Alongside graphics, amazing copy attracts customers by providing intrigue, a feeling, and highlighting the value. One line of great copy draws in your ideal customer to explore the rest of your site or take action.
Hello Fresh’s great copy throughout it’s homepage centers on what their ideal customer would benefit from their service. The simplicity and clean copy speaks to the easy, clean, and refreshing service they provide. Each section of the homepage clearly states the value of their service, the benefits, and answers any questions along the way.
Notice how they don’t use a lot of words. Great copy doesn’t mean lengthy explanations. Just to the point, in the tone of your brand, and clearly speaking the message you want your customers to take away.
Call To Action
Good websites know what information their ideal customer needs. A great website understands how to use this information and lead them to take action, aka Call To Action. Take the opportunity to lead the horse to the water. Guide customers to take the action you want them to take. Schedule an appointment, purchase a product, or sign up for my services.
Dreamhost’s homepage contains more than one Call To Action and designed to not confuse a customer on what to do first.
The main Call To Action stands out first. The design and copy focus the customer to “Get Started” and take a journey that Dreamhost guides them through. If a customer knew what they were looking for, they could skip the first Call To Action and continue onto the rest of the page. With many Calls To Action, the homepage has a few chances to attract customers.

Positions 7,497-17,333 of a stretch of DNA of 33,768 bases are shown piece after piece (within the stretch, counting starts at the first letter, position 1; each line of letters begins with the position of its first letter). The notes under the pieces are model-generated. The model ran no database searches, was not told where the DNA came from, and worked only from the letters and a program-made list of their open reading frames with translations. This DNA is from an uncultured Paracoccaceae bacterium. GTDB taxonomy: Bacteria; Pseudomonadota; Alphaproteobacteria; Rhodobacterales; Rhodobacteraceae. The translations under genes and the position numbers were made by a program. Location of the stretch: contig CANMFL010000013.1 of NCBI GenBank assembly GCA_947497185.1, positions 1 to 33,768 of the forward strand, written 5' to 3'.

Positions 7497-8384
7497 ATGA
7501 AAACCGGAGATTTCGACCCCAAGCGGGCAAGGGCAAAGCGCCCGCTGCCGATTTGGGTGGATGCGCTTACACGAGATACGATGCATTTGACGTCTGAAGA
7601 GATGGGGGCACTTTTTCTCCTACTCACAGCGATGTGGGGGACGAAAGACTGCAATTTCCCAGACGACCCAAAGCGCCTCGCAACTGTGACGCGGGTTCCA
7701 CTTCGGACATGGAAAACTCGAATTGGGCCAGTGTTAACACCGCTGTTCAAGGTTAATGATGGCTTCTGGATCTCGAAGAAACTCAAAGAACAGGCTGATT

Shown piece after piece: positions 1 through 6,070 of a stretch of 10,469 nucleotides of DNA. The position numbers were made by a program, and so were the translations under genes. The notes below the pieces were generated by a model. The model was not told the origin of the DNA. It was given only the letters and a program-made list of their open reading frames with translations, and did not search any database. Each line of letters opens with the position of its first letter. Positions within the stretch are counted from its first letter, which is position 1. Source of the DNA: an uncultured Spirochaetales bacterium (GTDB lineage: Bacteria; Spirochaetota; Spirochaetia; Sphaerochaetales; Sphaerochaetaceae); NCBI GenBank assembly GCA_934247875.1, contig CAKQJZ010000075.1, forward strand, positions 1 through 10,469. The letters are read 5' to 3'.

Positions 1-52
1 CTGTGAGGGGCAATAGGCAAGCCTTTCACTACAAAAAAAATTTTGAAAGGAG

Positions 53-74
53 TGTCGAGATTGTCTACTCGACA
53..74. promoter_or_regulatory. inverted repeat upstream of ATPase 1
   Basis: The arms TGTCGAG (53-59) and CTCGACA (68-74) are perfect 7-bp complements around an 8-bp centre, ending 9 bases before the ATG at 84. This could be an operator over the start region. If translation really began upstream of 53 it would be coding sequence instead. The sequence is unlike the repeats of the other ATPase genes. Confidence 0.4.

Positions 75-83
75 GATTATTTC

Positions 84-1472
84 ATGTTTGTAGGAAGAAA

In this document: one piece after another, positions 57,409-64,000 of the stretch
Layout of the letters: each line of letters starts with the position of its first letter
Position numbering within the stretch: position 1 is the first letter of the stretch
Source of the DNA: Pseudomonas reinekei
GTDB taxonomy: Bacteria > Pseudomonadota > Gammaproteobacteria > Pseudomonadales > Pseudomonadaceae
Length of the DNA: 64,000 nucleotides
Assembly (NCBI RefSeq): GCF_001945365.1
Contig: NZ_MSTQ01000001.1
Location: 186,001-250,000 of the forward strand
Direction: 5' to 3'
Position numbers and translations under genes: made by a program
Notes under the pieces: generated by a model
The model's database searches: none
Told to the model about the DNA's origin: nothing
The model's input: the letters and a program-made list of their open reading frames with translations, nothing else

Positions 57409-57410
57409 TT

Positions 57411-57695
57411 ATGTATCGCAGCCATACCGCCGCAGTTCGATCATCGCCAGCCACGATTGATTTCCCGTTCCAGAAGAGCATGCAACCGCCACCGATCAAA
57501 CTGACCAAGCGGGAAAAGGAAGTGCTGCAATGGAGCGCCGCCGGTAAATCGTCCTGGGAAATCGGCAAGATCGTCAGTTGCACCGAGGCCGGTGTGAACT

A website can talk on length about a business, service, or product. For some customers, this might sound too good to be true. How do you know the benefits or value a website speaks to be legit? In comes social proof.
Social proof puts a beautiful bow on top of your amazing products and services. It’s the seal of approval. The reviews, results, and testimonials from customers validates what the copy says on the page. That your website can back up it’s claims with customer after customer feedback or results.
Let’s go through a few ways to integrate social proof into a homepage.
Zendesk incorporates social proof on its homepage through the power of storytelling. They embed the review from Squarespace as a side note next to the copy of a benefit. Solidifying the truth in their claims of their product.
Quote after quote from customers displayed on a page showcases another way to place social proof on a homepage. ScreenToGif arranges a grid of client tweets to boost the credibility of their products. Who can argue against an army of tweets?
This tip is a subtle reminder to ask your customers for reviews, grab the social proof you need to bring in more sales and highlight the credibility of your business.
With these points in mind, how does your homepage add up? Do you have a Call To Action? Does the graphics match the messaging? Do you back it up with social proof?
Your homepage is the most important page of your website. Don’t waste all the effort and time to attract customers and then turn them away with a poor performing homepage.
-- Mary Jo